Teachers must possess enthusiasm for the job

The juxtaposition of Lisa Earle McLeod’s article against the “practice retirement” My View was very interesting and thought-provoking. McLeod makes a clear plea to teachers to come to work excited, eager and ready to build enthusiasm in learners. She points out how very influential teachers can be in students’ lives.

McLeod reminded me of the years I spent working in education and how important it was to be prepared and happy to be amongst young learners. As a school counselor, I sadly often learned when teachers were not excited and happy to be there via student complaints and acting-out behaviors. Kids know when adults are genuinely interested in them, and when they are just “putting in their time.” As an administrator, I used to ask teachers to treat their students the way in which they wanted their own children to be treated.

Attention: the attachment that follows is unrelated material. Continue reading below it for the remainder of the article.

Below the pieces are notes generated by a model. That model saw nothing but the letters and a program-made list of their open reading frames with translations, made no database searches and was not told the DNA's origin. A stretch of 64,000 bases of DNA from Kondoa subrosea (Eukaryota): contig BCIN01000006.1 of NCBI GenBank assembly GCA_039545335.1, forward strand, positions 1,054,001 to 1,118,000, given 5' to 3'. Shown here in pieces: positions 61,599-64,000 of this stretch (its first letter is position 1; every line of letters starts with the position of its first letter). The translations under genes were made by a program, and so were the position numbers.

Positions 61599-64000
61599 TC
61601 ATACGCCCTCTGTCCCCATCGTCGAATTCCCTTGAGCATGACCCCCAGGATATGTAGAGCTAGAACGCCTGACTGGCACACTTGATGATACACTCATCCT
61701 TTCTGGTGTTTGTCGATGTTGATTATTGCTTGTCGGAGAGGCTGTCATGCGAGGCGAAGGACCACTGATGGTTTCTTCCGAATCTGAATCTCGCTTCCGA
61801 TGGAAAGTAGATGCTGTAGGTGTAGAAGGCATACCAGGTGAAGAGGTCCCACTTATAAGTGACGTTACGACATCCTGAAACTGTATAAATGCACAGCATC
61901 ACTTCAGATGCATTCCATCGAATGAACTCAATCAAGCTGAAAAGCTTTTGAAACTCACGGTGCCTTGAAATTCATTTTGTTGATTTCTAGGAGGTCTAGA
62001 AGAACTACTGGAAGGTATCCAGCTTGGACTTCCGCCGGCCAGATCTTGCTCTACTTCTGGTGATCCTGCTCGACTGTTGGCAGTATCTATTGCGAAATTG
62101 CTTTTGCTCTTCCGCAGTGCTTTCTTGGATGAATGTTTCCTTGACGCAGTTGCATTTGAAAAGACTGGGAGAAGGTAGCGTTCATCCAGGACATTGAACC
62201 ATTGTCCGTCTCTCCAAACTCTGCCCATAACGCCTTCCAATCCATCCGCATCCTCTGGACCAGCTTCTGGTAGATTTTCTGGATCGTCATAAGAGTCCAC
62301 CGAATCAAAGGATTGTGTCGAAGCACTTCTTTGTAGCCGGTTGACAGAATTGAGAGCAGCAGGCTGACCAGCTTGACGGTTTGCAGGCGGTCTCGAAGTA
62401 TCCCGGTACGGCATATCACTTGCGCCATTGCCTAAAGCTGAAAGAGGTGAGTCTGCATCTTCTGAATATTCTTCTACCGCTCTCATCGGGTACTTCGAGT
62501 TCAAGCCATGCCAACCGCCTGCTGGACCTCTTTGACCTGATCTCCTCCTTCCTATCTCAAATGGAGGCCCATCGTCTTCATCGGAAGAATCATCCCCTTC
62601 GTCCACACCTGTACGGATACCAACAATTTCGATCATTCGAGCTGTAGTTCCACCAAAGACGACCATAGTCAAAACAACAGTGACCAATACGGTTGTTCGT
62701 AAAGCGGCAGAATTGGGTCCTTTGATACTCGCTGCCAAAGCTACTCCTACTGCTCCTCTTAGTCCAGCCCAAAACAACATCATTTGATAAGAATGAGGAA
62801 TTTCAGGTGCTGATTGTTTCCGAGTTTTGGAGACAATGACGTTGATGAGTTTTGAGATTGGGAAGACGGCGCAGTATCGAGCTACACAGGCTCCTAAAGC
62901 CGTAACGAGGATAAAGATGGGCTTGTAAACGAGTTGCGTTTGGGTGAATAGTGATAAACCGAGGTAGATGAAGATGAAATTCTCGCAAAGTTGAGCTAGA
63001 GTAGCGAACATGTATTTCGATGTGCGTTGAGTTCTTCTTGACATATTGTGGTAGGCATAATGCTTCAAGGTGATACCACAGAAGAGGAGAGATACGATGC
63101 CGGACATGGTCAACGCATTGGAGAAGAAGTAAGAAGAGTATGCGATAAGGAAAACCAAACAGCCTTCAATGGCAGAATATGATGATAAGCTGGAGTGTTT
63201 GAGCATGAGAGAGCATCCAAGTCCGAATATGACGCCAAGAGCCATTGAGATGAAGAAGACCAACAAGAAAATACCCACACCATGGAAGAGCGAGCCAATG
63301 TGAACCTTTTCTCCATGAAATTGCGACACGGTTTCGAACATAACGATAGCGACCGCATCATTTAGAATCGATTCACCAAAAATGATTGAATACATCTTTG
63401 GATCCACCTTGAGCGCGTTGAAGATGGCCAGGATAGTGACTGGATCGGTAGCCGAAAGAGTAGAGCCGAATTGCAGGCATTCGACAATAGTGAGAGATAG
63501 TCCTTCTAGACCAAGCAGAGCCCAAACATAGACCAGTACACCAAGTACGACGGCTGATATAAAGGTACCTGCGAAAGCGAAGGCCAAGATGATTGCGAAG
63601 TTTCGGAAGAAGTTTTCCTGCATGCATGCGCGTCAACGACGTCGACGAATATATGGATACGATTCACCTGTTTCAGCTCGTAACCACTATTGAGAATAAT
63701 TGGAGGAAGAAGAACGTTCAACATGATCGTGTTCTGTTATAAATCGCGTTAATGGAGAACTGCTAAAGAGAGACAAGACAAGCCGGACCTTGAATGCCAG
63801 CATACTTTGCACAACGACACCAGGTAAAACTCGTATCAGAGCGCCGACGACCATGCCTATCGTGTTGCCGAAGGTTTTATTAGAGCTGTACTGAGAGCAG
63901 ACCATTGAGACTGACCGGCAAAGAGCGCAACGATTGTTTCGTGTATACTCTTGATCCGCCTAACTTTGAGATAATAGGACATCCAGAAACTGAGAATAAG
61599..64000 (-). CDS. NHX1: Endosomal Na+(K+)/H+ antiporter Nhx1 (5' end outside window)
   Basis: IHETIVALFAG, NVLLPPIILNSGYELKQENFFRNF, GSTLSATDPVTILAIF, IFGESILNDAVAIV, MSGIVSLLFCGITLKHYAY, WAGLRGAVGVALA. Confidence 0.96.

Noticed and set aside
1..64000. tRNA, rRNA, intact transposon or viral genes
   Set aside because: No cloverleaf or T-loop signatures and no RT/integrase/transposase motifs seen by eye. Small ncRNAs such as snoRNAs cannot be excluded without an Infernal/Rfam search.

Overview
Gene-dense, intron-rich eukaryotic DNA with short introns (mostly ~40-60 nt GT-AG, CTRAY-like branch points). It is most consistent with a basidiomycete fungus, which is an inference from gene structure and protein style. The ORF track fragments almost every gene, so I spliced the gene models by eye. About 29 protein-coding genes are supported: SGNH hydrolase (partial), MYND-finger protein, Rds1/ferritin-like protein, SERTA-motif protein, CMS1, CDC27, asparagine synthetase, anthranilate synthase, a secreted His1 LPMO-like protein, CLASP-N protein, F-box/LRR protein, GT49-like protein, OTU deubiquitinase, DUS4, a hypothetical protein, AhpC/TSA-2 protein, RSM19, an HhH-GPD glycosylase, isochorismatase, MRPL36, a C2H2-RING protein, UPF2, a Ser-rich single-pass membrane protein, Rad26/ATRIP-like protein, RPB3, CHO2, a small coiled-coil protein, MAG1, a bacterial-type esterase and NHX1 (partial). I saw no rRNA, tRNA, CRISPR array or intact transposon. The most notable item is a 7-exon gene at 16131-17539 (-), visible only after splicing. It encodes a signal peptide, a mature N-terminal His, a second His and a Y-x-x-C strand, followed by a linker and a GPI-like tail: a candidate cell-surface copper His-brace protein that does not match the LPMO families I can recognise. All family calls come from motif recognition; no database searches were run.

I do not know the My View writer and he may well be a fabulous teacher. Unfortunately, I did not hear even one small drop of enthusiasm in his preparation to go back to school this fall. His article seemed to be entirely concerned with himself and his inability to retire. Many baby boomers are experiencing this; they are uncertain and afraid of what retirement will bring. They have built an identity around work and do not know how to leave it. They know their work family better than they know the one at home. There are plenty of ways to make retirement a great time. Like everything else in life, it depends on the individual and the enthusiasm, energy and thought he/she brings to the task. While money issues will be problematic for some, many simply are fearful of the unknown.

As this school year begins, all teachers should ask themselves if they are ready to be enthused and good motivators (sometimes hard with all the changes and public criticism they endure). If they are retirement eligible and the answer is no, it is time to really retire, not just practice, and start a new chapter in their lives.

Susan Nablo